ROCHESTER, N.Y.--(BUSINESS WIRE)--While Congress and the White House work to determine the fate of tax cuts and hikes for 2013, small business owners should use the remaining weeks of 2012 to finalize year-end tax planning and take a close look at ways to reduce their tax liability. Paychex, Inc., a leading provider of payroll, human resource, and benefits outsourcing solutions for small- to medium-sized businesses, has identified the following tips to help small business owners take advantage of tax regulations and credits available for the 2012 tax year.
- Move up bonuses – Employers may want to consider accelerating bonuses or other incentive compensation payments into this year if it appears that policymakers will not reach an agreement by year end to extend the lower tax rates currently scheduled to end in 2012.
- Make planned asset purchases now - Businesses are permitted to take a Section 179 deduction for the full purchase price of qualifying assets, such as equipment, computers or software, purchased during the tax year to lower their taxable gross income. However, without Congressional action, the limit of this deduction is scheduled to dramatically decrease in 2013. For assets that don’t qualify for the Section 179 deduction, small businesses can also take advantage of a 50 percent bonus first-year depreciation allowance on certain assets placed in service during 2012; this benefit is also set to expire at year end without legislation extending it.
- Start a retirement plan - If you are considering offering a retirement plan for your employees, doing so before the end of the year could provide tax benefits. Your business might be eligible for a $500 tax credit for the first three years of your plan to help defray setup costs. In addition, any employer contributions to employee plans enjoy tax deductions, and a business owner can realize personal tax savings by contributing to a plan.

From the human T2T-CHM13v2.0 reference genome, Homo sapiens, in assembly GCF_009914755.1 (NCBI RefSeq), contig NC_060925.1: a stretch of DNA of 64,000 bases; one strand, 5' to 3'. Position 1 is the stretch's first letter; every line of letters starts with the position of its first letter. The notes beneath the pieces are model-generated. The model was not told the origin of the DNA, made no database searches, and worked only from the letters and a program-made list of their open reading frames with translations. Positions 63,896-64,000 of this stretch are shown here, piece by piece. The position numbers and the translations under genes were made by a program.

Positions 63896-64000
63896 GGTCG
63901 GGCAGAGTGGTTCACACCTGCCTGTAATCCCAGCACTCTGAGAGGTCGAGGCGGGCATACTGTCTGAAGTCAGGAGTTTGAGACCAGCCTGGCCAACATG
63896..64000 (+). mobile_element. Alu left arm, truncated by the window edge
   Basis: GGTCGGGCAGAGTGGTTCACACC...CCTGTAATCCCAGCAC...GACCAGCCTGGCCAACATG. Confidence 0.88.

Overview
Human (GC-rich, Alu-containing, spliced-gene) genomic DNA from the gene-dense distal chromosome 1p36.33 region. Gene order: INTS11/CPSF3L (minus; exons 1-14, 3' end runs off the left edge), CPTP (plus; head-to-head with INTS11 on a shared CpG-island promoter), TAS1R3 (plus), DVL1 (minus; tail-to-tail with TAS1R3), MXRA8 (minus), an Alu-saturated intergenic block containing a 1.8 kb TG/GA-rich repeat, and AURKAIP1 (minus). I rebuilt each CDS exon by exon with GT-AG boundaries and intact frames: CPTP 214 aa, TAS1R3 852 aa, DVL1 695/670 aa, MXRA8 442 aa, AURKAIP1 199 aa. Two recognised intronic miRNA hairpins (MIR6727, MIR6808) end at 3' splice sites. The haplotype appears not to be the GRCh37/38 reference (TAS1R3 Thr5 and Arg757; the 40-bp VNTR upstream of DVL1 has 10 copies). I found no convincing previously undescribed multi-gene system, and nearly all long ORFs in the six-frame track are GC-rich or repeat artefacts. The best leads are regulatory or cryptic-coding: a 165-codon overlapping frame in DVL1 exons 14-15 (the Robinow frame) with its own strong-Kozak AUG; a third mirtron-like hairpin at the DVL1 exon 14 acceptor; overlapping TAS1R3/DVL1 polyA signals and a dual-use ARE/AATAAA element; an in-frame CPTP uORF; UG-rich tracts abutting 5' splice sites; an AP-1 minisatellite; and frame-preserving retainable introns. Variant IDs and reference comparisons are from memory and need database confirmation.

- Small business tax credit - A tax credit is available to certain small businesses to encourage them to offer health insurance coverage. Generally, the credit is available to small employers that pay at least half the cost of single coverage for their employees.
- Hire a veteran – The Work Opportunity Tax Credit (WOTC) for hiring qualifying veterans is scheduled to expire at the end of the year. The credit can range from $2,400 to $9,600, depending on certain factors, including how long the veteran has been out of work and whether they have a service-connected disability.
“With the potential tax increases and government spending cuts planned for 2013, it’s important for small business owners to understand how they could be impacted,” said Martin Mucci, Paychex president and CEO. “Now is the time for business owners to re-examine their upcoming business needs and determine where they can make adjustments that will allow them to take advantage of the tax benefits currently available.”
Mike Trabold, director of compliance risk at Paychex, talks more about reducing tax liability before year end in this two-minute video.
Paychex, Inc. (NASDAQ: PAYX) is a leading provider of payroll, human resource, and benefits outsourcing solutions for small- to medium-sized businesses. The company offers comprehensive payroll services, including payroll processing, payroll tax administration, and employee pay services, including direct deposit, check signing, and Readychex®. Human resource services include 401(k) plan recordkeeping, section 125 plans, a professional employer organization, time and attendance solutions, and other administrative services for business. A variety of business insurance products, including group health and workers' compensation, are made available through Paychex Insurance Agency, Inc. Paychex was founded in 1971. With headquarters in Rochester, New York, the company has more than 100 offices serving approximately 567,000 payroll clients as of May 31, 2012. For more information about Paychex and our products, visit www.paychex.com.
Note: The foregoing is provided for informational purposes only, and is not intended to be tax or legal advice. Consult your licensed attorney, accountant, or other tax professional to discuss your particular facts, circumstances, and how these opportunities might apply to your business.